The Green Room
Annual General Meeting season is almost upon us once again and if the findings of a recent report from the Governance Institute of Australia (Benchmarking Listed Company Secretarial Practice in Australia 2014) are anything to go by, it may seem as though the AGM is in terminal decline.
The report found only 0.3 per cent of shareholders in ASX 200 companies attended AGMs in 2013, and that number is on a steady downward trend. Costs for holding these events continue to rise. Webcast audiences are flat. The rates of direct voting are similarly, stubbornly, failing to rise.
Some will say that a low AGM turn-out indicates shareholders are generally happy with the company’s direction and prospects; that it’s only really when there are issues that shareholders turn up en-masse to grill management. But AGMs should be more than this. As originally envisaged, the AGM is the cornerstone of a company’s engagement and communication with its shareholders. It is failing to live up to this ideal.
There are a range of opinions on what needs to be done to fix the AGM, but one thing that most people agree on is that, in some form or another, the concept of an annual forum for shareholders to engage with the Board and management should be retained. The question is, how can they be made more interesting, encourage greater participation and ultimately better serve companies and their shareholders?
In a submission to the now-disbanded Corporations and Markets Advisory Committee (which was in the process of compiling a report on this topic before falling victim to federal budget spending cuts), Chartered Secretaries Australia put forward a range of ideas to encourage both retail and institutional investor participation at AGMs. It suggested that, instead of using the AGM to review the past year’s performance, it should focus on the future. This would be done by creating an event not linked to financial reporting, or even shareholder voting, but focused on future performance and direction. This would appeal to investors large and small, as well as analysts and the media.
Shareholder decision making would be via direct, electronic voting on polls open for a set amount of time, separate to the AGM. This direct voting system would eliminate the need for proxies and therefore empower shareholders to make their decisions known and, importantly, easier to cast.
More radical suggestions from other sources include holding an annual gathering on the day following the release of full-year financial results, creating a blockbuster event for the investment community at large. That certainly would encourage attendance and debate, although the logistics for all concerned might be difficult to manage.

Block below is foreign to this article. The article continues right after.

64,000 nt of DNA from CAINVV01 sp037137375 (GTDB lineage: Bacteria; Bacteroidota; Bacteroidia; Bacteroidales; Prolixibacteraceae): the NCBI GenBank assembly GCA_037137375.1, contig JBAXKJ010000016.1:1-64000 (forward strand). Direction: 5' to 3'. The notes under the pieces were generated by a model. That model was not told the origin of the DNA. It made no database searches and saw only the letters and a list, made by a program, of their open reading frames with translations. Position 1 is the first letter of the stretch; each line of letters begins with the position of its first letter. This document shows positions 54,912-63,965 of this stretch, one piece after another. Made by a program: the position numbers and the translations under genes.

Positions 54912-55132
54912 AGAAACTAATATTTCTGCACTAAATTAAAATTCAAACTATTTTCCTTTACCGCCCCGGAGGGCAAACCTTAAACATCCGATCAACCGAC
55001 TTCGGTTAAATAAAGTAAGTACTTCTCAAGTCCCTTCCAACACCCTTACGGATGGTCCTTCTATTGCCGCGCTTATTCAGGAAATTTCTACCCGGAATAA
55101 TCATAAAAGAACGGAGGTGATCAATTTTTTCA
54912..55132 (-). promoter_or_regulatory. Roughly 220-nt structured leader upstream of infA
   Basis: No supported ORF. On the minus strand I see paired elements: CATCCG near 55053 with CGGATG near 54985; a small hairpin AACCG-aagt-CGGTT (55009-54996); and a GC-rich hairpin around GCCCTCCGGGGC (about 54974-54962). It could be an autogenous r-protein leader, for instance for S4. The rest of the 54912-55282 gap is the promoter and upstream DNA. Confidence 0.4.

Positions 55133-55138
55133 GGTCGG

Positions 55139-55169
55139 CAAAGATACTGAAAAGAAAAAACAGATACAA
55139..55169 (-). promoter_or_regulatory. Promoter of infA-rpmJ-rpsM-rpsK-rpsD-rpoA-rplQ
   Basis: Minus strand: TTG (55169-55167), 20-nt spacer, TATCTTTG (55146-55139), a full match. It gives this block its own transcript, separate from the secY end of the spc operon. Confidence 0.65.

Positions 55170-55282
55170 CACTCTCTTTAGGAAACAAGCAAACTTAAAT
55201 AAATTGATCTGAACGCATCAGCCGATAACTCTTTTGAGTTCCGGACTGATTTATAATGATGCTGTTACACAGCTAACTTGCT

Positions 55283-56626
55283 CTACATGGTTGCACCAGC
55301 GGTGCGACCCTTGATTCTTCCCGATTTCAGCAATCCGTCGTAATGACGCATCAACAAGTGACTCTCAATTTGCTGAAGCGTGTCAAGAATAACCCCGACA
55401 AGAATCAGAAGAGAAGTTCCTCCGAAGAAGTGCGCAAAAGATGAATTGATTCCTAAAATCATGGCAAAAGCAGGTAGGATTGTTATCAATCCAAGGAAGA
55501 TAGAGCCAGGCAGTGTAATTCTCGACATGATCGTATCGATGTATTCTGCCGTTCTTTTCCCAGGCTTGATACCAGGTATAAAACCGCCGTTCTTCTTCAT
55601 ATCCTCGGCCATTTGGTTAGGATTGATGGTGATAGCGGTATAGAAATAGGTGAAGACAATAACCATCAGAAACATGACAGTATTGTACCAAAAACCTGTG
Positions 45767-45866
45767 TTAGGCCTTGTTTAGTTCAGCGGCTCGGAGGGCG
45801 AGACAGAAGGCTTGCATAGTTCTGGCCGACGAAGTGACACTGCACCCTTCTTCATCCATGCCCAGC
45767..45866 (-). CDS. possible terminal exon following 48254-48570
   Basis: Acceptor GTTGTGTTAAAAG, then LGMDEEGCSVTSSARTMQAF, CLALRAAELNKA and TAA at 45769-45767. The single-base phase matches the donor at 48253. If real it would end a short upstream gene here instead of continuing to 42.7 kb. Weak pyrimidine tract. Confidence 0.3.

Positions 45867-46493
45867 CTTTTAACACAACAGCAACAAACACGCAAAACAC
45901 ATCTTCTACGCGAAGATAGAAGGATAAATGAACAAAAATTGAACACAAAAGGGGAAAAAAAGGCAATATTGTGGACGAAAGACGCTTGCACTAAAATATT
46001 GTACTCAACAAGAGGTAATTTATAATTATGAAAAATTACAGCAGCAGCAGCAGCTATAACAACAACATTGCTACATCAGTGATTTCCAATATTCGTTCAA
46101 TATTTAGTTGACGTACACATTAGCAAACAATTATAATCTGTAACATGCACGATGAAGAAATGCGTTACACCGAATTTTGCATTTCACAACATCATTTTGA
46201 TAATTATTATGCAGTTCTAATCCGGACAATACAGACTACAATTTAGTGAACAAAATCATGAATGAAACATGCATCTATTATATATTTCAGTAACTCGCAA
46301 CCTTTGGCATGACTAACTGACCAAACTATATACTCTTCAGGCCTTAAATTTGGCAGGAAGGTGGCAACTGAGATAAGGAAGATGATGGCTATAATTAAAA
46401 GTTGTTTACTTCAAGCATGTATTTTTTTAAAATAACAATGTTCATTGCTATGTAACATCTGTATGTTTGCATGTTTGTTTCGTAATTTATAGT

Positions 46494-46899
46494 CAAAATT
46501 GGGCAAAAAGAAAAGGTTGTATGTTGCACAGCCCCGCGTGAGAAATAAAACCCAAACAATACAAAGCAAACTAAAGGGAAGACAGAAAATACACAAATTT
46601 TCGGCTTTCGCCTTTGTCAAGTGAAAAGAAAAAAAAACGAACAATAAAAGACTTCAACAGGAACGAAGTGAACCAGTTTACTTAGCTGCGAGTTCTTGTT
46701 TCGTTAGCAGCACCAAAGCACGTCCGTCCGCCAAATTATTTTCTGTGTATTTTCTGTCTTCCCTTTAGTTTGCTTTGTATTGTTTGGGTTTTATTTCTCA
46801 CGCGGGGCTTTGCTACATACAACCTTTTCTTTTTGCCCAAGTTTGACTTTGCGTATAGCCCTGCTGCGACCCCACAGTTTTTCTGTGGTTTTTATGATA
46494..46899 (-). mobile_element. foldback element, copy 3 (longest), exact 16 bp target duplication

The ongoing use of technology to encourage more participation has been widely debated, and some form of remote access should surely encourage increased interaction.
While the format continues to be debated, and attendance remains an issue, there are a number of ways for companies to ensure their AGMs are as engaging as possible under the current structure. One of the most effective is to ensure the meeting’s content is as forward-looking as possible; yes, a review of the year gone by is important and must be addressed, but outlining the future direction of the company makes for a far more interesting presentation.
Another key point is for Board and management to treat the AGM as an opportunity to truly address shareholder questions or concerns. This is the chance to correct misconceptions and, where necessary, take the time to explain situations that may not have played out as intended. The urge to paper over the cracks should be resisted and a full, frank and robust conversation encouraged. These Q&A sessions are often the only opportunity for some shareholders to interact with management and making them open and engaging can be of huge benefit.
Companies should also re-jig the format of the AGM to include as much of their own original content as possible. Short videos showing a new overseas project, interviews with employee award winners, or features on CSR projects are all great ways to show shareholders some of the activities that go on behind the scenes.
Whatever the future of the AGM, it’s clear that the current format should evolve to encourage the right level of interaction between companies and their shareholders.
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